• I have a cold, but my trip to Lhasa starts tomorrow. Can I join the trip as scheduled?

    We suggest that you postpone your trip and not take such a risk. People with respiratory problems will have great difficulties to recover from cold. The chilly weather might cause pulmonary edema or even death. People who are suffering from colds, heart/cardiac illnesses, severe respiratory problems, hypertension, liver or kidney problems, anemia and other serious health problems are advised not to travel to Tibetan plateaus. The traveler suffering from such illness might have a hard time to adapt to the Tibetan environment, which might cause the worsening of their illness.

  • What could I do to avoid altitude sickness?

    Some travelers will get altitude sickness on the Tibetan plateau. We have some tips for you:

    Before you go to Tibet,seek advice from people who have similar experiences. The most important thing is that you should never be nervous or worried about your trip. Regard the trip to Tibet as a trip to any other cities. You should always be optimistic.

    If you have respiratory problems, we advise you to postpone your trip till you are fully recovered.

    A thorough physical examination is necessary. If you have problems like anemia or hypertension, or suffer from heart problems and other illness of lungs, liver or kidney, you should not go to Tibet.

    You need to bring enough water or drinks and fruits. Snacks with high caloric content, like chocolate, will come in handy.

  • Since we are traveling with kids (around 2-3 years old) and we have been hearing a lot about the high altitude adjustment problems for travelers to Lhasa, do you think we would have any difficulty? If

    Age has nothing to do with the occurrence of altitude sickness. Anxiety is the common cause of altitude sickness. Always remember that if you have any problems or feel uncomfortable, you need to tell the guide about this immediately.

  • Do guides speak English? What is their experience/education attainment? Are they Tibetan or Chinese?

    Yes, our guides are all English speaking. Though Tibetan guides know more about their culture, they are less proficient in English than their Chinese peers. Most of them are well-educated professionals. The China National Tourism Administration (CNTA) conducts annual tests to maintain the quality of their services.

  • Do you provide vegetarian meals?

    Yes. The meals can be arranged as per our clients' requests.

  • Should I tip?

    Tipping is not customary in China. However as the tourism develops, tour guides, drivers, and the hotel staff do expect tips. If the service is satisfactory, a few dollars to the guide and the driver will be appreciated. However, in restaurants and on taxis, tips are not necessary.

  • Can I wear my contact lens in Tibet?

    Wearing contact lens might make you very uncomfortable because Tibet’s climate is usually dry and sandy.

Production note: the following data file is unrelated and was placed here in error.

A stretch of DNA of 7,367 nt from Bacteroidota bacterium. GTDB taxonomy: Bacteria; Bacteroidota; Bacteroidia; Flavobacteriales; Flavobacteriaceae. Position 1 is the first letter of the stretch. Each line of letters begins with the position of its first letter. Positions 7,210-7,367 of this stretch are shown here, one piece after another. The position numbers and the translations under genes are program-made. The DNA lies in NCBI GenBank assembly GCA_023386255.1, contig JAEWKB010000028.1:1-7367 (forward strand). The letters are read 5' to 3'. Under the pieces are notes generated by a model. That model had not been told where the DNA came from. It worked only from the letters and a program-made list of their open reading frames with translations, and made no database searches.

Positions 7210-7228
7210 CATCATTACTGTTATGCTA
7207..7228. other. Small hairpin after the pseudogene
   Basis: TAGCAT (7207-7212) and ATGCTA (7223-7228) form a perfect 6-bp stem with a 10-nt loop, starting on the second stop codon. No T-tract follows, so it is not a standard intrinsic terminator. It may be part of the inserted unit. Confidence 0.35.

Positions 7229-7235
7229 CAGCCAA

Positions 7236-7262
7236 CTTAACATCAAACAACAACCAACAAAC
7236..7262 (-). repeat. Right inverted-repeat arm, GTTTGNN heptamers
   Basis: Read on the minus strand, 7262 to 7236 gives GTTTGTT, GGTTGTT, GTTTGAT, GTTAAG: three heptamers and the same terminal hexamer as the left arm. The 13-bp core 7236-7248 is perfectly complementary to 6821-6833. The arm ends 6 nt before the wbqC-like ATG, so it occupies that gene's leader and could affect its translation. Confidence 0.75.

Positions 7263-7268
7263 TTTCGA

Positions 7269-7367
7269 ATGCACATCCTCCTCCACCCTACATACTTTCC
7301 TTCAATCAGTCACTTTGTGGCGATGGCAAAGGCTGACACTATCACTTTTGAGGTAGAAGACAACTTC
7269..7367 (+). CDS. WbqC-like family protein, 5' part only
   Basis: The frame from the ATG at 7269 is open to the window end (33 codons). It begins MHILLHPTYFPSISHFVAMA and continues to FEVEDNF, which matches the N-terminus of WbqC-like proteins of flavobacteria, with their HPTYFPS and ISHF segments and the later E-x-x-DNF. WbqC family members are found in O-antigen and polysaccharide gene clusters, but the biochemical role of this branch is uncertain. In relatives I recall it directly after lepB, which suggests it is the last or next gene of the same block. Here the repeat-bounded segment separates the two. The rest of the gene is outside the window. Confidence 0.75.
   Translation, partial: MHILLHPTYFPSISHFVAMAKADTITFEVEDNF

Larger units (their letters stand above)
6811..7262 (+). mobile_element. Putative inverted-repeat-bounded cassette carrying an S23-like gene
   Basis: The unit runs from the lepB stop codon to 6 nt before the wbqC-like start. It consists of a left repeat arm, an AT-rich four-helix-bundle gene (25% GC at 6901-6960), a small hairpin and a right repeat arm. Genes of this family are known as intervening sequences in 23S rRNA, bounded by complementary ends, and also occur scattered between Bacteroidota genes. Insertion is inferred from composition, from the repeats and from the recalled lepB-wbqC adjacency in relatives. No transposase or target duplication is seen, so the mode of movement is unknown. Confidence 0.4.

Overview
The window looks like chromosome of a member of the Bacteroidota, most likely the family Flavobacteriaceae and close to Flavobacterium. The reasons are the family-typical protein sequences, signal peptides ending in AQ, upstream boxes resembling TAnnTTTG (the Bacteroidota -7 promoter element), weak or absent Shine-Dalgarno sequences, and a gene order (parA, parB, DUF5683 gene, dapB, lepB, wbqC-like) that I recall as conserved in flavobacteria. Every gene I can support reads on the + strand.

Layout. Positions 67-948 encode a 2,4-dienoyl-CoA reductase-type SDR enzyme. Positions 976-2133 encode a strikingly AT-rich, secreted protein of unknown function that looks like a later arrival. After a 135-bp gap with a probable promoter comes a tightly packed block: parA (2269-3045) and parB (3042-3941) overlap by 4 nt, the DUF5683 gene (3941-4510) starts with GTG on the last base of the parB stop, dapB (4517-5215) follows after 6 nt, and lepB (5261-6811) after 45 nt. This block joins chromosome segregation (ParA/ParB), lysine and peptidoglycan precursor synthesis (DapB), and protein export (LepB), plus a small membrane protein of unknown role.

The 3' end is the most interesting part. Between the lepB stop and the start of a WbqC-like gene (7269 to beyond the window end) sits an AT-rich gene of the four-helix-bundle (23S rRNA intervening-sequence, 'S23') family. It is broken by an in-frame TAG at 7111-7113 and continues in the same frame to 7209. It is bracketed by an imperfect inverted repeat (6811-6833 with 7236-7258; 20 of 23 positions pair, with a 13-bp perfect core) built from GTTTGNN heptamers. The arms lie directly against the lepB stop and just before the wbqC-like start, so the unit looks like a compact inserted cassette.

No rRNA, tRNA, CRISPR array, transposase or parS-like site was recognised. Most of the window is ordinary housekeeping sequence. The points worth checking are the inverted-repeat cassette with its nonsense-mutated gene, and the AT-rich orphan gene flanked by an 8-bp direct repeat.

• Can you give us the information of the transportation to Tibet?

    Tibet is used to be an inhospitable region, but lots of the people want to travel there. With the transportation network built up, it is easier to get to Tibet with different access. Rail, road, air all are very convenient. The most popular way to enter Tibet now is taking the train-the sky train. On the way, you can enjoy the unique high land scenery that you will miss by taking the flights, and at the same time, adjust yourself to the altitude gradually; the flights is faster and convenient, but see less; hitchhiking the road, it will take a longer time to get to Tibet and pretty tough. The biggest benefit is that you can spend more time at the wonderful sceneries and enjoy them all the way to Tibet.

  • What is the condition of the accommodation in Tibet?

    In most cities and counties in Tibet, there are hotels and guest houses for lodging, but the service may be inferior to those of the inner land of China. In Lhasa, lodging ranges from guest houses to four star hotels. In Shigatse, Gyangtse, Tsedang and Nyingchi, the highest standard is three stars. In Tingri, Zhangmu and Nakchu, the highest are two stars while in other smaller or remote areas, accommodation is mainly in guest houses.

  • Will I get used to Tibetan food? What if I can't?

    Tibetan dishes are not simply a harmonizing of the strange food, but have been developed into a distinctive cuisine which is not only nutritious but also tantalizing in taste, color and class. These kinds of local dishes are very popular with the outside travelers, but if they are not to your liking, you can have buns, porridges, noodles, tea with milk and other dishes.

  • How about the shopping markets in Tibet? Are there many fakes? Can I bargain?

    Shopping is centered mainly on Barkhor Street in Lhasa , and the free markets in Shigatse, where various kinds and grades of goods are available. Most of the goods in Barkhor Street can be bargained down to 1/3 of the asking price. As in other tourist cities, you may find some fakes there, but they can usually be differentiated by a close look. The exceptions are the Tibetan medicines and Thangkas. Authentic Tibetan medicines can be purchased in the Pharmaceutical Factory of Tibetan Medicine of Tibet, the Pharmaceutical Factory of Tibetan Medicine of Lhasa, and their respective retail departments, but they can't be bargained down. For Thangkas, you need an expert with you if you want to collect an authentic one.